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# Exponential and

3 Logarithmic Functions
Contents

## 3.1 Rational Indices

3.2 Logarithmic Functions
3.3 Graphs of Exponential and Logarithmic
Functions
3.4 Applications of Logarithms
3 Exponential and Logarithmic Functions
3.1 Rational Indices

n

. radical n y
the

equation xn = y.

## But in this chapter, we shall only consider the positive value of x.

If x n = y , then x = n y .

Remarks:

## Content • For n = 2, we call x the square root of y.

For n = 3, we call x the cube root of y.

1. 2 y is usually written as y.

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3.1 Rational Indices

B. Rational Indices

## For y ≠ 0 , we define the rational indices as

follows:
1
y =n y
n

m
y = (n y ) m = n y m
n

## where m, n are integers and n > 0.

Content

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3.1 Rational Indices

## For equation x = b where b is a non-zero constant, p and q are integers with

q

q
q ≠ 0 , we take the power of p on both sides,

p q q

(x ) = b
q p p

p q q
×
x q p
=b p

Content ∴ x=b p

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3.2 Logarithmic Functions

## then x is called the logarithm of the number y to the base a.

It is denoted by x = log a y.

## If y = a x , then log a y = x, where a > 0 and a ≠ 1.

Content

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3.2 Logarithmic Functions
Notes :
1. If y ≤ 0 , then log a y is undefined.

• When a = 10 (thus base 10), we write log x for log10 x. This is called
the common logarithm.

1. By the definition of logarithm and the laws of indices, we can obtain the
following results directly.

(a) 1 = 10 0 , ∴ log1 = 0

## (c) 100 = 10 2 , ∴ log100 = 2

Content
(d) 0.1 = 10 −1 , ∴ log 0.1 = −1

## (e) 0.01 = 10 −2 , ∴ log 0.01 = −2

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3.2 Logarithmic Functions

For M, N > 0,

## 1. log(MN ) = log M + log N

M
2. log = log M − log N
Content N

3. log M = n log M
n

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3.2 Logarithmic Functions

## Logarithmic equations are the equations containing the logarithm

of one or more variables.

## In order to solve these kinds of equations, we need

to use the definition and the properties of logarithm.

## Content For example, if log x = 2, then

x = 10 2
= 100

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3.2 Logarithmic Functions

## Exponential equations are the equations in the form ax = b, where a

and b are non-zero constants and a ≠ 1.

For such equations, we take logarithm on both sides and reduce the
exponential equation to a linear equation, that is,

log a x = log b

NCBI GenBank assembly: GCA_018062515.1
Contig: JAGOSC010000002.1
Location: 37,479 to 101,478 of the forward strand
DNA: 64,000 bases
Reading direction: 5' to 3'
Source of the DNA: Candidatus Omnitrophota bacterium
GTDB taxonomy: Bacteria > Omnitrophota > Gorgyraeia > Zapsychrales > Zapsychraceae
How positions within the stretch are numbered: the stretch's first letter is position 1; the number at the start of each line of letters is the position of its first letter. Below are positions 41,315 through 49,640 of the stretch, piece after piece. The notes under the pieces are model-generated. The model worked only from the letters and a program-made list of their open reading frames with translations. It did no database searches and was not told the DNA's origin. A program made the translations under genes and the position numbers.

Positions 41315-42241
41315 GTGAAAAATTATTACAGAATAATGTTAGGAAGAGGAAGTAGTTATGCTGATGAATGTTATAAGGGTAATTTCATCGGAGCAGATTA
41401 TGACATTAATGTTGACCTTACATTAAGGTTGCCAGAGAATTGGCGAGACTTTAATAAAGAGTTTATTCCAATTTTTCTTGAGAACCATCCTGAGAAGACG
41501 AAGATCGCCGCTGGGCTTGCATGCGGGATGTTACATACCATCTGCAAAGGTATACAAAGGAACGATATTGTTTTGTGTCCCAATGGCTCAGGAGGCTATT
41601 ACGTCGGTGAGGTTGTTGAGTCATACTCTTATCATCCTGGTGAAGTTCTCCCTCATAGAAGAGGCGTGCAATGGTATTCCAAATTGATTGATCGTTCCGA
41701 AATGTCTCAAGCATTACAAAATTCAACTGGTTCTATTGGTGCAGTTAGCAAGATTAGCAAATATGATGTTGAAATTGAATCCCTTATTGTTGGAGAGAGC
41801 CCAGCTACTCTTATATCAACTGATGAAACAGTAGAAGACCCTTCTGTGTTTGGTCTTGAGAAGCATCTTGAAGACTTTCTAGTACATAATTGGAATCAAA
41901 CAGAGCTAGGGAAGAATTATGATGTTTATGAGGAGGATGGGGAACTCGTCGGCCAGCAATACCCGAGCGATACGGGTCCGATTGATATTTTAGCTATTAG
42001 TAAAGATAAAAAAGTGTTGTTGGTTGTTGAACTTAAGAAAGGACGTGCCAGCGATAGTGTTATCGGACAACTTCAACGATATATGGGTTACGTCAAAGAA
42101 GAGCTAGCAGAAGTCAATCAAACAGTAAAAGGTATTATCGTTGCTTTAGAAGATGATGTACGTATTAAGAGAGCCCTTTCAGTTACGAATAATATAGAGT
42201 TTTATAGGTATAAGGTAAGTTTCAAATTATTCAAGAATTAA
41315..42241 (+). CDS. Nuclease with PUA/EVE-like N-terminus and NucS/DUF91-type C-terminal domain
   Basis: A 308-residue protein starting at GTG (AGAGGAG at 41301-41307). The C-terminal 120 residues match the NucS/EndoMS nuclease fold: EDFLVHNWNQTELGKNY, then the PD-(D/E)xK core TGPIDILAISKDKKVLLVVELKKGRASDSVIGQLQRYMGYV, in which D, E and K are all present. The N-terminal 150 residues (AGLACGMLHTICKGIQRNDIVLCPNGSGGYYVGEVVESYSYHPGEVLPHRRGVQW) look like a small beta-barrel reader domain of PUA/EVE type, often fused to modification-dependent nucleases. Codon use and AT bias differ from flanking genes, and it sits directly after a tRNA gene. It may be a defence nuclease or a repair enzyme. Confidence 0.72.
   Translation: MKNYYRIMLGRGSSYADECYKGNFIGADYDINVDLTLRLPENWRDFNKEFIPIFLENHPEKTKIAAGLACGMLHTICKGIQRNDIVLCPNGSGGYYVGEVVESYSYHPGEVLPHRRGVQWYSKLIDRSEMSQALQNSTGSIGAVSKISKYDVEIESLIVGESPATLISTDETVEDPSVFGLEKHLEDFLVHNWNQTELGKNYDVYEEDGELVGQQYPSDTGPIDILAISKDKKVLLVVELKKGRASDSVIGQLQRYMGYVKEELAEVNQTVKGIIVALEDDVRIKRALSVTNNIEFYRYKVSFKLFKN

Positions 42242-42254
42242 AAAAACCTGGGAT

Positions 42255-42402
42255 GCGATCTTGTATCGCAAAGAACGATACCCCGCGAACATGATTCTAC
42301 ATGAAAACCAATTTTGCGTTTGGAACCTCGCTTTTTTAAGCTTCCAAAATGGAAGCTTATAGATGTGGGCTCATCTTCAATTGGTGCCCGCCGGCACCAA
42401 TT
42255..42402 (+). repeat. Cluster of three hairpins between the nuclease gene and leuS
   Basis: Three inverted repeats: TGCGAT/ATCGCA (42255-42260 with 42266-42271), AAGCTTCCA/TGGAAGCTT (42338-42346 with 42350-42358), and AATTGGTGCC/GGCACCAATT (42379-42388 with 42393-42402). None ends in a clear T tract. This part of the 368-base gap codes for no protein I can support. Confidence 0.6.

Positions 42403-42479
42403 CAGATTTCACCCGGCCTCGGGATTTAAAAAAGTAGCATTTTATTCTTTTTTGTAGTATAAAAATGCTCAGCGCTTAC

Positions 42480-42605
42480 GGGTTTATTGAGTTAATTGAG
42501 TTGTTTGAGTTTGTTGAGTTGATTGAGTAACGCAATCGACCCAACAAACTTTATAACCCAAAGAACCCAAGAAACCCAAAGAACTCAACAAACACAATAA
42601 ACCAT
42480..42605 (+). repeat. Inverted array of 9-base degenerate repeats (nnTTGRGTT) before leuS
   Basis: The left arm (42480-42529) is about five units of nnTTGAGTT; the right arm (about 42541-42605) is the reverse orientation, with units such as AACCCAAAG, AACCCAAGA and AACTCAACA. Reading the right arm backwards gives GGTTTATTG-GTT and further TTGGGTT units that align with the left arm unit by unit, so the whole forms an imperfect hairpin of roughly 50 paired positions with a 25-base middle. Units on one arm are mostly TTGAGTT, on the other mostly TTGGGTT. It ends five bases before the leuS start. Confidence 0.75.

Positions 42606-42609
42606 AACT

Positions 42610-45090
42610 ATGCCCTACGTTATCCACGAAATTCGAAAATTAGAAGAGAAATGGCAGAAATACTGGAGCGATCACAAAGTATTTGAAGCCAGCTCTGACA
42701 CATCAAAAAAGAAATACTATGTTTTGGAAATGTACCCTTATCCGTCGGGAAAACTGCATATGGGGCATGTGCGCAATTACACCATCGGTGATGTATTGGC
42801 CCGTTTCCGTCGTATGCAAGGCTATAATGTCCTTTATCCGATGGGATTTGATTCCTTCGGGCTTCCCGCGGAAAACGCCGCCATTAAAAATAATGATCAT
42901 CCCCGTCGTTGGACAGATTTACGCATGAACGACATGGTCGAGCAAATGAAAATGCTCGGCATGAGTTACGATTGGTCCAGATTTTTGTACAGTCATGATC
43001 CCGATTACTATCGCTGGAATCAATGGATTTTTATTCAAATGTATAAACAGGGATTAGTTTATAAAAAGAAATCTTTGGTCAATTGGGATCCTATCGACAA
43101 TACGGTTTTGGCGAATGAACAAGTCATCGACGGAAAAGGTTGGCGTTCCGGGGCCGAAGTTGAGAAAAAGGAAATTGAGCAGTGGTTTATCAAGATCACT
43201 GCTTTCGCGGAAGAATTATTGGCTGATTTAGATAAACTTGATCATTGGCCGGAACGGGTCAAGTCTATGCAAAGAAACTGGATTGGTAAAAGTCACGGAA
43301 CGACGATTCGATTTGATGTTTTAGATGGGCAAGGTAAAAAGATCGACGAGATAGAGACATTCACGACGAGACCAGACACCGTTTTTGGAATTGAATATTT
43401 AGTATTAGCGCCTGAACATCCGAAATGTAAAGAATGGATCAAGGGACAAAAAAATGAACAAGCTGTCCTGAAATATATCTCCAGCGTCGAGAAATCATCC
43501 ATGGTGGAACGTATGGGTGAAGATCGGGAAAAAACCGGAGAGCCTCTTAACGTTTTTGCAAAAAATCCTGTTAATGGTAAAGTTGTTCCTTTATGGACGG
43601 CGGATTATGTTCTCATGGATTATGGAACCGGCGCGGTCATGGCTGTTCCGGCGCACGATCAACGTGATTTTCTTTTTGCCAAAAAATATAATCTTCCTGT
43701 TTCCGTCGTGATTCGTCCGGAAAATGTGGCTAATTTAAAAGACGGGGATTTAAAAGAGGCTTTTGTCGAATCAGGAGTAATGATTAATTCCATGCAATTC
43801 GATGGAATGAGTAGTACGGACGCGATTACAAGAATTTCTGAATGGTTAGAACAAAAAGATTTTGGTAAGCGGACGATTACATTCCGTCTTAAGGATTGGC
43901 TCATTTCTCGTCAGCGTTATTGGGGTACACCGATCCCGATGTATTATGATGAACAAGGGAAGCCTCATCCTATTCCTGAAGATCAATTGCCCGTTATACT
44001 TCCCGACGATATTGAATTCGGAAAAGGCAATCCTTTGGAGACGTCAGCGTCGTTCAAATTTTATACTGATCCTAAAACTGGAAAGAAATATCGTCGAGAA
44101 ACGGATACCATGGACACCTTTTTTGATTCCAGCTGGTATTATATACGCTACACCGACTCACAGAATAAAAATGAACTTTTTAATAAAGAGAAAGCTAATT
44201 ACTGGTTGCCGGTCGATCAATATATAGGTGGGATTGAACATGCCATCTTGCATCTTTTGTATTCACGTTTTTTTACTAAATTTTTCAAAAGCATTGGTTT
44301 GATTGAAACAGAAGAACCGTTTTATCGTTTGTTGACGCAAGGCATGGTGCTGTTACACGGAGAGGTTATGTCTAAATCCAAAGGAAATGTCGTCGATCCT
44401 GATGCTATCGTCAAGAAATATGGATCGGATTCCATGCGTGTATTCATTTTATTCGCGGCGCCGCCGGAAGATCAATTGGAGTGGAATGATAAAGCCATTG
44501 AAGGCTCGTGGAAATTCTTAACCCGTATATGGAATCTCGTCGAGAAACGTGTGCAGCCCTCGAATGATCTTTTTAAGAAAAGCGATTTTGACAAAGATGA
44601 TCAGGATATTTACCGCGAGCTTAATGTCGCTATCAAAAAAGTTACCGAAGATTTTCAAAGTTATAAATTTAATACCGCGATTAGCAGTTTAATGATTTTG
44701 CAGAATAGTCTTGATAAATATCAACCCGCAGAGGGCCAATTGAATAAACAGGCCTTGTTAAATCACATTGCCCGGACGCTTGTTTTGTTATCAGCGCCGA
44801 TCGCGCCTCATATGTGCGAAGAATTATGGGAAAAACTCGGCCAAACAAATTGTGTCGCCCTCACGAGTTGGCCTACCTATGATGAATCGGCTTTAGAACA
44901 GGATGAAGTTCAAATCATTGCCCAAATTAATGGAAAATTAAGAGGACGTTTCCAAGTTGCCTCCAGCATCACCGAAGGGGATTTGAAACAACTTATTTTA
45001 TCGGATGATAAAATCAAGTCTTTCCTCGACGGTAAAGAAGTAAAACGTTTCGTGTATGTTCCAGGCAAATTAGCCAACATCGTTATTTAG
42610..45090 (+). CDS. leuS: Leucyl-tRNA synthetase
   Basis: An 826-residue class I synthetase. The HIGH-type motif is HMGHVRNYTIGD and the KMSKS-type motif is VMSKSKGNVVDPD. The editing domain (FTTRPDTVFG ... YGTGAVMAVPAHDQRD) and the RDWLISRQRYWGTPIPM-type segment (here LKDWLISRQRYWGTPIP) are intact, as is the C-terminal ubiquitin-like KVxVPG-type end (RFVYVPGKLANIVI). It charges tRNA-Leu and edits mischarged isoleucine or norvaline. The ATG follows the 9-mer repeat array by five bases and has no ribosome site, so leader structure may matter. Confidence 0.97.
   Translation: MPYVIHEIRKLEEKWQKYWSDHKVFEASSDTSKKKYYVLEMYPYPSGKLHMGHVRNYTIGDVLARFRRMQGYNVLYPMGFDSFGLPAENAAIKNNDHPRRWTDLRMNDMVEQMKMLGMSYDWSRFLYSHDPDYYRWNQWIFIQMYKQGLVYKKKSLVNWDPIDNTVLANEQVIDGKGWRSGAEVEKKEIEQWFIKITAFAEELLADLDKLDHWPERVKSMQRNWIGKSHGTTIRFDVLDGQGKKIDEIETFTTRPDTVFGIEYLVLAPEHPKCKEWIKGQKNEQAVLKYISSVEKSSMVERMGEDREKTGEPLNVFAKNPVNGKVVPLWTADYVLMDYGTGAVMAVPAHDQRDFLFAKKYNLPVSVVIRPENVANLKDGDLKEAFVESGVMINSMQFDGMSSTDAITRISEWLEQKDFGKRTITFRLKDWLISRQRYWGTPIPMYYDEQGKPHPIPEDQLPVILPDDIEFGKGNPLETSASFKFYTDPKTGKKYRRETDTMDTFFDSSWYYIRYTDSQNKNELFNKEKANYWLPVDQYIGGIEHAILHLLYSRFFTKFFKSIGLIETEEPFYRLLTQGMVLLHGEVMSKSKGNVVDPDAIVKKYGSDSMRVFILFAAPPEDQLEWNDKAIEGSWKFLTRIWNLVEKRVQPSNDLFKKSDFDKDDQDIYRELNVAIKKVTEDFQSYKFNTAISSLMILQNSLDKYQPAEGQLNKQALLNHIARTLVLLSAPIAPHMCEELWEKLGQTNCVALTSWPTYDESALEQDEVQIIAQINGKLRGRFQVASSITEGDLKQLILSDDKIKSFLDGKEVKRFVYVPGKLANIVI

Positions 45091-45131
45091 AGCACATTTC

x log a = log b
log b
Content
x=
log a

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3.2 Logarithmic Functions

## D. Other Types of Logarithmic Functions

For bases other than 10, such as the function f ( x) = log a x for x > 0, a > 0
and a ≠ 1, they are also called logarithmic functions.

The logarithmic functions with different bases still have the following
properties:

1. log a a = 1 2. log a 1 = 0

M
3. log a ( MN ) = log a M + log a N 4. log a = log a M − log a N
Content N

5. log a M n = n log a M

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3.3 Graphs of Exponential and Logarithmic Functions

## For a > 0 and a ≠ 1 , a function y = ax is called exponential function,

where a is the base and x is the exponent.
−x
The following diagram shows the graph of y = 2 and y = 2 for –3 ≤ x ≤ 3.
x

Content

Fig. 3.2

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3.3 Graphs of Exponential and Logarithmic Functions
Properties of the graph of exponential function:

Fig. 3.2

## • y = ax and y = a–x are reflectionally symmetric about the y-axis.

• The graph does not cut the x-axis (that is y > 0 for all values of x).
• The y-intercept is 1.
Content
4. For the graph of y = ax,
(a) if a > 1, then y increases as x increases;
(b) if 0 < a < 1, then y decreases as x increases.

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3.3 Graphs of Exponential and Logarithmic Functions

## Fig. 3.5 shows the graph of y = log x.

Content

Fig. 3.5

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3.3 Graphs of Exponential and Logarithmic Functions

The function f (x) = 10x is called the inverse function of the common logarithmic
function f (x) = log x.

function:

## 1. The function is undefined for x ≤ 0.

• For the graph of y = log x,
(a) x-intercept is 1;
(b) it does not have y-intercept;
Content
(c) y increases as x increases.

Fig. 3.5

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3.4 Applications of Logarithms

## Taking logarithm on both sides, we have

log y = log(kx n )

## log y = log k + n log x

Y = a + bX ,
Content
which is a linear function with
Y = log y, X = log x, a = log k and b = n.

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3.4 Applications of Logarithms

## B. Applications of Logarithms in Real-life Problems

1. Loudness of Sound

## Decibel (dB) is the unit for measuring the loudness L of sound,

which is defined as

I
L = 10 log ,
I0

## where I is the intensity of sound and I0 is the threshold of hearing for

a normal person.
Content
Notes:
I0 is the minimum audible sound intensity which is about 10−12 W/m2.

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3.4 Applications of Logarithms

1. Richter Scale

earthquake.

## It is calculated from the energy E released from an earthquake and

is given by the following formula,

Content

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